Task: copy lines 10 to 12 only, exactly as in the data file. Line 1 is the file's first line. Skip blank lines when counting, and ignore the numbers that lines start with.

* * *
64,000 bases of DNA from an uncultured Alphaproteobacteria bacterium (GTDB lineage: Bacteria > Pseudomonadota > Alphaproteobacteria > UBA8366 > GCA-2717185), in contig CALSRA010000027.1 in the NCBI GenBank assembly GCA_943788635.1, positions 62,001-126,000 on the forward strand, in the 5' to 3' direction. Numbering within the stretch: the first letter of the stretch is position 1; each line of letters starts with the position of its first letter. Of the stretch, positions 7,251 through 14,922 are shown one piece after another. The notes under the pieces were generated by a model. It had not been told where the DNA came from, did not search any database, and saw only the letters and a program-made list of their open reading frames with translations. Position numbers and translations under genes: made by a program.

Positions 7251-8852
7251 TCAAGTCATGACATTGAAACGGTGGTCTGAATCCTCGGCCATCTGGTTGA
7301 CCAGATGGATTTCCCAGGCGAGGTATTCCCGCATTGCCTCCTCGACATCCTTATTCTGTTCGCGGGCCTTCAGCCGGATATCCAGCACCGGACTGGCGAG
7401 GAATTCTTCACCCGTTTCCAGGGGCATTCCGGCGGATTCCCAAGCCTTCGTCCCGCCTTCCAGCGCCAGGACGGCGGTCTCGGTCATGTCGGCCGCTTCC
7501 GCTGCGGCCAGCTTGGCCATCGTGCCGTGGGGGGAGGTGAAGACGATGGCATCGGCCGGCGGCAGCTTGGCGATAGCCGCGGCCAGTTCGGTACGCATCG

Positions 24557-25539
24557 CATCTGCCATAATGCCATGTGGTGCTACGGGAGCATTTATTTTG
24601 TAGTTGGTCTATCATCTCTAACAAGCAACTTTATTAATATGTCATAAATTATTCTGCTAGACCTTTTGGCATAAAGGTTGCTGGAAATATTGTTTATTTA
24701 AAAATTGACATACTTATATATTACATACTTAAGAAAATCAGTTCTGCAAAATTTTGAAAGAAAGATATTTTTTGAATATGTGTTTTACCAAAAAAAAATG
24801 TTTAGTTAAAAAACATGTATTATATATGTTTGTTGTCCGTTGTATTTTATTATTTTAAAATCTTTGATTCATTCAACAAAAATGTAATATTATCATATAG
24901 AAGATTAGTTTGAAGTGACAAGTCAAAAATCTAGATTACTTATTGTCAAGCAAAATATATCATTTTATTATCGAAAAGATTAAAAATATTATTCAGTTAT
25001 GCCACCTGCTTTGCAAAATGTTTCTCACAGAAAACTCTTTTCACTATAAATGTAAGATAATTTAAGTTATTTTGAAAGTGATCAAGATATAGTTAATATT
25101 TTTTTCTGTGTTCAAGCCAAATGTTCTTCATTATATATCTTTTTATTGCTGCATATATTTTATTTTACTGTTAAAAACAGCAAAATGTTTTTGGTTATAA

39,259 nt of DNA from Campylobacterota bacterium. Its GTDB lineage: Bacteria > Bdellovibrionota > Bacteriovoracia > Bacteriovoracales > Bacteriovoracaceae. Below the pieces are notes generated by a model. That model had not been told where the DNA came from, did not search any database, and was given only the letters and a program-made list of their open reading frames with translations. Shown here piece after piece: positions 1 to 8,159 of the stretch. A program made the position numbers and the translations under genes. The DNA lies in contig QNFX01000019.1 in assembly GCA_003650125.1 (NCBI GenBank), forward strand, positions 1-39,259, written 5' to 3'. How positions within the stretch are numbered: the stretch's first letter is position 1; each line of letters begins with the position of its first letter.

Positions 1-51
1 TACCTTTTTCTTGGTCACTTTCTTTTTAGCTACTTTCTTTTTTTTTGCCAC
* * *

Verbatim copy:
24701 AAAATTGACATACTTATATATTACATACTTAAGAAAATCAGTTCTGCAAAATTTTGAAAGAAAGATATTTTTTGAATATGTGTTTTACCAAAAAAAAATG
24801 TTTAGTTAAAAAACATGTATTATATATGTTTGTTGTCCGTTGTATTTTATTATTTTAAAATCTTTGATTCATTCAACAAAAATGTAATATTATCATATAG
24901 AAGATTAGTTTGAAGTGACAAGTCAAAAATCTAGATTACTTATTGTCAAGCAAAATATATCATTTTATTATCGAAAAGATTAAAAATATTATTCAGTTAT